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ENEMY IMMORTAL

By Jim Meeks-Johnson

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IR Rating:
3.1
Strange and fun, full of unique worldbuilding and characters, ENEMY IMMORTAL is an exciting read, a book full of suspense with a little bit of camp sprinkled on top.  Riveting and bizarre, its quirky space opera that's hard to put down.

Jade Mahelona is a member of the Solar Defense Force, and she possesses the extraordinary ability to sense electrical fields. Now an interplanetary federation called The Entanglement wants her to go on a mission to find out what happened to a lost colony, and she is going to need all the help she can get. A horrifying blob-like creature called Umlac and his empire of Immortals are looking for worlds to conquer, and they too have taken interest in the lost colony.

Jim Meeks-Johnson’s ENEMY IMMORTAL is a very strange book, a fact evident from the very first sentence: “Umlac oozed his glistening, ten-ton body through a slime-lubricated tube deep in the bedrock of planet Morb.” From there, things only gets stranger: there are horse-like people that communicate through dancing, alien robot Hindu gods, weapons that shoot blue goo, and a sentient plant that shoots lasers out of his eyes. And to top it all off, Jade and her team of human crack commandos have superpowers and play in a rock band, and they end the novel with a concert. While ENEMY IMMORTAL is most definitely not a farce, it doesn’t take itself too seriously either, and that is greatly to its benefit.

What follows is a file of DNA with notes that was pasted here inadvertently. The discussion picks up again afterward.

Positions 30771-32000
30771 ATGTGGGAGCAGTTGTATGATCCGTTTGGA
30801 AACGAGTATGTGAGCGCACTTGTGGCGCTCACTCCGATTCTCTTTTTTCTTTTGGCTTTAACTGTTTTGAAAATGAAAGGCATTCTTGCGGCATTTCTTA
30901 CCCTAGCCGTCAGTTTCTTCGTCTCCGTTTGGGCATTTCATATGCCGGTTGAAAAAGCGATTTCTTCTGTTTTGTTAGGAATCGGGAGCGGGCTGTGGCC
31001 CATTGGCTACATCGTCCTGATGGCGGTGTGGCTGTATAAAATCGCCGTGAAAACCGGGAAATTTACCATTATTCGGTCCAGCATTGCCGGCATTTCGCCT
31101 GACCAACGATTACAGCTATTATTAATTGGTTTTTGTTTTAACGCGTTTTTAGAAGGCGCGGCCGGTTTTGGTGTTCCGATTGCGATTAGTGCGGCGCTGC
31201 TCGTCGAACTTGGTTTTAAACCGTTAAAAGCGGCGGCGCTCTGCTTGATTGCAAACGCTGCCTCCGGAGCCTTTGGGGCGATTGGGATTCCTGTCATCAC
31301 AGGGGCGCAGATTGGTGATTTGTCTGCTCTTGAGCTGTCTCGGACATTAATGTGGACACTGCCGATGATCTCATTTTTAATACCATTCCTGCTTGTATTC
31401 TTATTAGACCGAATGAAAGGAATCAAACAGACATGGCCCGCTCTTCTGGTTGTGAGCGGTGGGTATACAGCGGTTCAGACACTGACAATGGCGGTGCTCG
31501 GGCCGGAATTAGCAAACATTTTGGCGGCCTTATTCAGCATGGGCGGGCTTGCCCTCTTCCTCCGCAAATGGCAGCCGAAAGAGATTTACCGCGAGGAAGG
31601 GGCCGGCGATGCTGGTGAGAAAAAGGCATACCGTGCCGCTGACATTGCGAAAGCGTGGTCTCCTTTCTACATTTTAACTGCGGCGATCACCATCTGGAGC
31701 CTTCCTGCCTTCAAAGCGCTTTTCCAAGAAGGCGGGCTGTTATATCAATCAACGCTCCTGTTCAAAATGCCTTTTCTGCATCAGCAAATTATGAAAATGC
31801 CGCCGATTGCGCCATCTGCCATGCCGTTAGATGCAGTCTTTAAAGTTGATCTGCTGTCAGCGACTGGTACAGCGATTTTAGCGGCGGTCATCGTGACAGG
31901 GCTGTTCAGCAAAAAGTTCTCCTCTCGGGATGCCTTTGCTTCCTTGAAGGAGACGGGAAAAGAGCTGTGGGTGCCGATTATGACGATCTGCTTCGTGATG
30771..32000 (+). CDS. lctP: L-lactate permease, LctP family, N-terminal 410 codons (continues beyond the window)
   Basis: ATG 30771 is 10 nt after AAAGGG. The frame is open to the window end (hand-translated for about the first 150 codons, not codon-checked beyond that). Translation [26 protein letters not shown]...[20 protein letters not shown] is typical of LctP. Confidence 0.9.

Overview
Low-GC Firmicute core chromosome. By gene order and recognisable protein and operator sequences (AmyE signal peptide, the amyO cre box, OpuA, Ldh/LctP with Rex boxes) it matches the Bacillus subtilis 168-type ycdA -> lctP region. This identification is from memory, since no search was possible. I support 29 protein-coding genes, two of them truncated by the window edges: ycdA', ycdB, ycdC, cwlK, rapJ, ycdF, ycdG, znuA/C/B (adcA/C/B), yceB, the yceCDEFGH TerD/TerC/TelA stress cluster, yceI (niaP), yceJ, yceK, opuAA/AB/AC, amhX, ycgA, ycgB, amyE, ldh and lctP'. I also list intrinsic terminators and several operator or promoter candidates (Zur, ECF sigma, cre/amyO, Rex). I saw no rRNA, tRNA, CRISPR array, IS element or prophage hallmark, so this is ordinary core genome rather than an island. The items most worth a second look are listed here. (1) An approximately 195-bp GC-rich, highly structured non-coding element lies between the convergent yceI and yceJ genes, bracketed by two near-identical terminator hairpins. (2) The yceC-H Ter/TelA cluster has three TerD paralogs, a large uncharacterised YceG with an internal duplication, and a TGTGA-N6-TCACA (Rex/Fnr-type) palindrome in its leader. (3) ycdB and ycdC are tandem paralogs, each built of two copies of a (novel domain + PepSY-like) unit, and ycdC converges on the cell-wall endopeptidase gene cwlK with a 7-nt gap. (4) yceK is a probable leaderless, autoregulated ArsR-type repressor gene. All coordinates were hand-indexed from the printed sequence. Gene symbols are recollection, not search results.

Much of the comedy comes from the characters themselves. Ironsides, a sentient plant with a mind for procedure and a slavish devotion to an ancient book of religious teachings, is a great foil for Jade; and Quist, a cyborg insect-like creature with a comic lack of understanding of human emotion, provides comic relief. Ironsides and Quist have truly alien personalities, and their pairing is exploited perfectly throughout the novel, making them have sort of an R2-D2/C-3PO dynamic. But while Meeks-Johnson excels at writing interesting, quirky characters, he does sometimes fail to set the settings effectively. Many of the fight scenes, especially early in the book, fail to give the reader the proper sense of where the characters are in the physical space and in relation to each other.

Strange and fun, full of unique worldbuilding and characters, ENEMY IMMORTAL is an exciting read, a book full of suspense with a little bit of camp sprinkled on top.  Riveting and bizarre, its quirky space opera that’s hard to put down.

~Charles Baker for IndieReader

 

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